In agreement with Schweiger et al.,13 consensus was achieved regarding which lesions were considered the most severe form of PEL: circumferential mucosal ulceration, ulceration with exposed cartilage, SGS and interarytenoid lesions. As introduced in the same study, the CALI classification has proven to be particularly useful and practical. Knowledge of the types of lesions and visual footage of endoscopic aspects have contributed to a better medical treatment decision on a case-to-case discussion.13

The importance of clinical and endoscopic follow-up cannot be overstressed. The scarring process of acute laryngeal lesions may be quite entirely unexpected since individual inflammatory reactions and scarring processes are variable and not completely understood. Clinical practice and observation have shown that, most of the time, mild lesions can be successfully treated with clinical measures, whereas moderate and severe lesions most probably will need endoscopic surgical treatment.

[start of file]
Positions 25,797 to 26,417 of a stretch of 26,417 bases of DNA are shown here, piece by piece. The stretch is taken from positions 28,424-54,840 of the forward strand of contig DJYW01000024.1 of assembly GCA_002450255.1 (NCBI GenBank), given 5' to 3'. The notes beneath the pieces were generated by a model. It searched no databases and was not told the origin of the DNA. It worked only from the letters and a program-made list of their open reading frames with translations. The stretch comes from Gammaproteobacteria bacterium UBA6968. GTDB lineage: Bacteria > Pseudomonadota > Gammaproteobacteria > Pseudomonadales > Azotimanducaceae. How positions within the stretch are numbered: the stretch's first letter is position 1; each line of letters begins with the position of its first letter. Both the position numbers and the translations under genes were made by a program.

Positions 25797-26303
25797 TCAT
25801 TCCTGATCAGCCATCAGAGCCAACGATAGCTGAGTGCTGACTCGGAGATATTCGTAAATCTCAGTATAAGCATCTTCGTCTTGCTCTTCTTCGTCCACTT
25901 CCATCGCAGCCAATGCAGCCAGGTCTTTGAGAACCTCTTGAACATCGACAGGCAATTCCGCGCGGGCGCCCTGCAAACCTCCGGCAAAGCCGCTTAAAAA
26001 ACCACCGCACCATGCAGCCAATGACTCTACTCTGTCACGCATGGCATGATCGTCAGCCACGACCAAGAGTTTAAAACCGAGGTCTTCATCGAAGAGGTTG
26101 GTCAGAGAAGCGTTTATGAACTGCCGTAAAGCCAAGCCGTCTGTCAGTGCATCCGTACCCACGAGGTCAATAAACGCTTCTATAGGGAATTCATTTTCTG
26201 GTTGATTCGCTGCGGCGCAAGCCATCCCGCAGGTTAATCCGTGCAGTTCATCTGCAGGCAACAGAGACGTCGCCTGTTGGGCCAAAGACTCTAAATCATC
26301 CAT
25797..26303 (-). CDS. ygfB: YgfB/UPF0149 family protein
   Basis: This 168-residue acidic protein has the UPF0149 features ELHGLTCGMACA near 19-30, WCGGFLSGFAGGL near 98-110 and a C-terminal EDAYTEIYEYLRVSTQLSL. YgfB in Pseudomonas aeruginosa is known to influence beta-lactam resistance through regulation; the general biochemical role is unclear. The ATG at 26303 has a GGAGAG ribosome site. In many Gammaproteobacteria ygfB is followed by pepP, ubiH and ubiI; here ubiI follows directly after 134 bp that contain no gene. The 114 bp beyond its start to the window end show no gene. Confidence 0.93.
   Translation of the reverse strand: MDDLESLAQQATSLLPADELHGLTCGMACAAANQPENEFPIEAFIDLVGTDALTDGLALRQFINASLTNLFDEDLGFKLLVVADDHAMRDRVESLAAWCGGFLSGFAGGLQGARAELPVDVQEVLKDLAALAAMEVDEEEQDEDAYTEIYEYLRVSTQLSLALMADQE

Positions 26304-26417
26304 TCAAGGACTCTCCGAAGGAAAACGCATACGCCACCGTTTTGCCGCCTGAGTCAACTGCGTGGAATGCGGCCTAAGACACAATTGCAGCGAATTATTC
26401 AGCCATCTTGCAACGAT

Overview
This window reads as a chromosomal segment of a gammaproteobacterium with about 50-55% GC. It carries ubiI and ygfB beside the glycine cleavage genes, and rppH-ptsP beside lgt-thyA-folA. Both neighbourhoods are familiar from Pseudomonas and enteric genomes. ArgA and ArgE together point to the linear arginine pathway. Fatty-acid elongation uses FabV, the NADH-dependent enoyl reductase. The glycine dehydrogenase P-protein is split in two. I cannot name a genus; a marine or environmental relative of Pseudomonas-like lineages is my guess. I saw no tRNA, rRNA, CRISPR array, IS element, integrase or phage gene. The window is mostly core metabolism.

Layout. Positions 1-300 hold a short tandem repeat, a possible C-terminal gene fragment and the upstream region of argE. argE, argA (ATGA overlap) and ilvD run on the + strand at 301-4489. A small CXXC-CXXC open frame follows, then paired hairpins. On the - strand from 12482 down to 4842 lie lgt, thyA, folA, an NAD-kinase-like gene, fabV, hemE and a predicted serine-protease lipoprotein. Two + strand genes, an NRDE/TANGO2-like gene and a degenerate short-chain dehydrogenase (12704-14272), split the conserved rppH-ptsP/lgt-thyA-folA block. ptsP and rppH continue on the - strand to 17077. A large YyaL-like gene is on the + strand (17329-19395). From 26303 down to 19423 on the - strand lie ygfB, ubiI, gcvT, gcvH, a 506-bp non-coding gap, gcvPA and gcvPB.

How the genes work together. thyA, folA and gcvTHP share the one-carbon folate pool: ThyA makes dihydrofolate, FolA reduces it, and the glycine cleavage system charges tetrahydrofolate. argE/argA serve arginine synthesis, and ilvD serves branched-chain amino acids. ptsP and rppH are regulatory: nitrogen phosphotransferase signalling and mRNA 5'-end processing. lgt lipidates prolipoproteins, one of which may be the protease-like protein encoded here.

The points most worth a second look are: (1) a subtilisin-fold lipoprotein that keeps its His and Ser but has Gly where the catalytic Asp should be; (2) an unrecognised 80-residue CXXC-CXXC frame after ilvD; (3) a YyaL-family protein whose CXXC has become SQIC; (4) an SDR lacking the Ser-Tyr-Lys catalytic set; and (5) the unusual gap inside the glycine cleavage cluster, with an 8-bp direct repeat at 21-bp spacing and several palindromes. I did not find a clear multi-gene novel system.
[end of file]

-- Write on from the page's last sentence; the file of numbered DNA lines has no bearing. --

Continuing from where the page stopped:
Medical treatment modalities include systemic and nebulized medications, laryngeal rest, and ventilatory support. Surgical modalities include removal of granulation tissue, dilation, and endoscopic injection or topical application of medications.11 The rationale for these treatments is to minimize exuberant and noticeably obstructive inflammatory reactions, to maintain a patent airway, and to promote reepithelization of ulcerations.11

The use of systemic corticosteroids as part of the clinical treatment was a consensus if there is no contra-indication. Dexamethasone is the most frequently used medication. Minimal clinical treatment length with systemic corticosteroid was defined as 48 h. There was, however, no agreement on the minimum and maximum dose of dexamethasone: 47.1% use 0.6 mg/kg/day, 29.4% less, and 23.5% more than 0.6 mg/kg/day. When inquired about the maximum dosage of prednisolone, there was no consensus: 41.2% said this to be less than 1 mg/kg/day, 23.5% use up to 1 mg/kg/day, and 35.3% would use up to 2 mg/kg/day. Nebulized adrenaline is considered part of clinical treatment.